Tuesday, June 1, 2021

The Life and Times of B.J. Thomas

"Mr. Thomas blended country, soul, gospel and soft rock, singing warm and occasionally wistful songs about love, family and looking for sunshine on a rainy day."

- Harrison Smith, Washington Post obituary for B.J. Thomas, May 29, 2012

"Ever since the beginning, I've tried to do positive music, even though it has meant a lot of struggles against record companies and producers.  I want my music to have a positive effect on people.  When I perform live I hope the audience will leave with their heads lifted up."

- B.J. Thomas, 2006 interview with Pentecostal Evangel, a Christian magazine

I have intended to write about B.J. Thomas for a while now.  I have never gotten around to it because I have such a long list of subjects to write about.  Well, two days ago, I woke up to the news that B.J. died on May 29, 2021, of complications ions from Stage Four lung cancer.  He passed away at his home in Arlington, Texas at the age of 78.  So, I decided it was finally time to write about him.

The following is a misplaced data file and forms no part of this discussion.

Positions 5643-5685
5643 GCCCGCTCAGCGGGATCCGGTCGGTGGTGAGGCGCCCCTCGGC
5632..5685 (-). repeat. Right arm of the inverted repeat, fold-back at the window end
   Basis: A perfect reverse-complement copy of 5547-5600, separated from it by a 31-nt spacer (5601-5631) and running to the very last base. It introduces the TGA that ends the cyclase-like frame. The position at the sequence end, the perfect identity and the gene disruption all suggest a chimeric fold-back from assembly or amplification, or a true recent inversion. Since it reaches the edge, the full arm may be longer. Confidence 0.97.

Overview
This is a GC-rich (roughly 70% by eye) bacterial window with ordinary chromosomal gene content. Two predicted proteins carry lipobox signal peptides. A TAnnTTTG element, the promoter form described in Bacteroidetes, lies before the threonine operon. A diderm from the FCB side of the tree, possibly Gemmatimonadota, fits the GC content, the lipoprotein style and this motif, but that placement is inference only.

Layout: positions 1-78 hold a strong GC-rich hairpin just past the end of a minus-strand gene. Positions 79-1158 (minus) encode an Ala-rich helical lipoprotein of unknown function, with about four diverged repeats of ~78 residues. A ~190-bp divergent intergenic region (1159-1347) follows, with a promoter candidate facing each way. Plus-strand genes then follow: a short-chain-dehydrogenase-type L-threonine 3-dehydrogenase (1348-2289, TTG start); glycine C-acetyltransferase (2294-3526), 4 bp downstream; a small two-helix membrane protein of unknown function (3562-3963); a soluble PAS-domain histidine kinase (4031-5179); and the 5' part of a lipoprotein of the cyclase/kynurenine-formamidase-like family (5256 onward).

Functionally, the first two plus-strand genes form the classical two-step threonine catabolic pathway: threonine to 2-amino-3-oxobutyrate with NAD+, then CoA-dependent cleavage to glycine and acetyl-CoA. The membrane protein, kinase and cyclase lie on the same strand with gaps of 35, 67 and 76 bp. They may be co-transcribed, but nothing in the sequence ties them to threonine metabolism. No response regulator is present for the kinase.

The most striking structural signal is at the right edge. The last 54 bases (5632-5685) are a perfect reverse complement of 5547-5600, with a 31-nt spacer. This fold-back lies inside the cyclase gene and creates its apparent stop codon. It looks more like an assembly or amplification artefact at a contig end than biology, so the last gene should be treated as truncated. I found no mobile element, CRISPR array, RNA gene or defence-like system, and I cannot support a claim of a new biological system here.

Billy Joe Thomas was born in Hugo, Oklahoma on August 7, 1942.  However, his family moved to Texas and during his childhood, B.J.  lived in four different places, all in the Houston area.  He graduated from Consolidated High School in Rosenberg, a city within the Houston-The Woodlands-Sugar Land metropolitan area 

In a 2016 interview with Jeremy Roberts, B.J. Thomas discussed his childhood.  "My dad was a great guy, but he had a little problem with alcohol," he said.  "That always will bring about some ups and downs.  For the most part, I had a good childhood."  In the interview, Thomas described himself as "a happy kid" who "played a lot of baseball with my big brother, Jerry."

B.J.'s father found contentment around music, especially country music.  The young B.J. enjoyed listening to gospel, soul and the music of such artists as Little Richard, Michael Jackson and Jackie Wilson.  As a teenager, he sang in his church choir and in his high school choir.  He first realized that he wanted to be a professional musician when, at the age of 15, became a member of a Houston-based band called The Triumphs.